Sunday, October 26, 2008

Lakota Woman: on not being white or male

Lakota Woman, by Mary Crow Dog, with Richard Erdoes. Copyrighted
1990, by Mary Crow Dog and Richard Erdoes. [She is also known as Mary Brave Bird. What follows is from pages 3 and 4 from the 1991 (ECD) book. ECD means the Era of Christian Domination. What follows is brutally honest and graphic in describing the horrors of white male supremacist behavior on what is now called North America.]

Chapter 1
A Woman from He-Dog

A nation is not conquered until
the hearts of its women
are on the ground.
Then it is done, no matter
how brave its warriors
nor how strong their weapons.

--Cheyenne proverb


I am Mary Brave Bird. After I had my baby during the siege of Wounded Knee they gave me a special name--Ohitika Win, Brave Woman, and fastened an eagle plume in my hair, singing brave-heart songs for me. I am a woman of the Red Nation, a Sioux woman. That is not easy.

I had my first baby during a firefight, with the bullets crashing through one wall and coming out through the other. When my newborn son was only a day old and the marshals really opened up on us, I wrapped him up in a blanket and ran for it. We had to hit the dirt a couple of times, I shielding the baby with my body, praying, "It's all right if I die, but please let him live."

When I came out of Wounded Knee I was not even healed up, but they put me in jail at Pine Ridge and took my baby away. I could not nurse. My breasts swelled up and grew hard as rocks, hurting badly. In 1975 the feds put the muzzles of their M-16s against my head, threatening to blow me away. It's hard being an Indian woman.

My best friend was Annie Mae Aquash, a young, strong-hearted woman from the Micmac Tribe with beautiful children. It is not always wise for an Indian woman to come on too strong. Annie Mae was found dead in the snow at the bottom of a ravine on the Pine Ridge Reservation. The police said that she had died of exposure, but there was a .38 caliber slug in her heard. The FBI cut off her hands and sent them to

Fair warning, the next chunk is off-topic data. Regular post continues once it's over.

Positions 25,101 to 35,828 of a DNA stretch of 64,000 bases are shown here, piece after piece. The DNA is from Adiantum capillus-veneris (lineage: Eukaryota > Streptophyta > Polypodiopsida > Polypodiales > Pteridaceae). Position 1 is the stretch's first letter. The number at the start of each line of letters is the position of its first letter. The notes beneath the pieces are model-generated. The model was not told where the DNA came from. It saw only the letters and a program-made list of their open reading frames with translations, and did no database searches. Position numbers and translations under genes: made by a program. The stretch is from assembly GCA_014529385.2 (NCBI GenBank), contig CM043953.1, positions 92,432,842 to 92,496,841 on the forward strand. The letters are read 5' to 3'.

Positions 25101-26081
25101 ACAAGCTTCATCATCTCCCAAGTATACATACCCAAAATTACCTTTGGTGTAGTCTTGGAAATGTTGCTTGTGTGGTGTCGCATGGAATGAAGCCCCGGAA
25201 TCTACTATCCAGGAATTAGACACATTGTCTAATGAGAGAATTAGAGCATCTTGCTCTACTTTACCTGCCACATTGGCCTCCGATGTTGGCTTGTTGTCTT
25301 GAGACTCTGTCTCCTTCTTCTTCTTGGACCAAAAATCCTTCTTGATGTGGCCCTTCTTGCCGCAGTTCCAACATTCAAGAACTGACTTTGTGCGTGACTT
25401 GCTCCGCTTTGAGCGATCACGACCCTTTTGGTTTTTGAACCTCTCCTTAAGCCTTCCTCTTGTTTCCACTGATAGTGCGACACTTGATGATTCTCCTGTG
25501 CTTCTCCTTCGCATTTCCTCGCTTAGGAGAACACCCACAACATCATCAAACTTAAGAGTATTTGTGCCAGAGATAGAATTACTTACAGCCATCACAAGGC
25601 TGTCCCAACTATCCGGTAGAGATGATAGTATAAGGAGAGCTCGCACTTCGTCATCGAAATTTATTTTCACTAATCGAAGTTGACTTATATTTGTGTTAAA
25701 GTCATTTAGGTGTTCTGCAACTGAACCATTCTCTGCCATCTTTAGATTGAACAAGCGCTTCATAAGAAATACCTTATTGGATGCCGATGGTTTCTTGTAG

Washington for fingerprint identification, hands that had helped my baby come into the world.

My sister-in-law, Delphine, a good woman who had lived a hard life, was also found dead in the snow, the tears frozen on her face. A drunken man had beaten her, breaking one of her arms and legs, leaving her helpless in a blizzard to die.

My sister Barbara went to the government hospital in Rosebud to have her baby and when she came out of anesthesia found that she had been sterilized against her will. The baby lived only for two hours, and she had wanted so much to have children. No, it isn't easy.

When I was a small girl at the St. Francis Boarding School, the Catholic sisters would take a buggy whip to us for what they called "disobedience." At age ten I could drink and hold a pint of whiskey. At age twelve the nuns beat me for "being too free with my body." All I had been doing was holding hands with a boy. At age fifteen I was raped. If you plan to be born, make sure you are born white and male.

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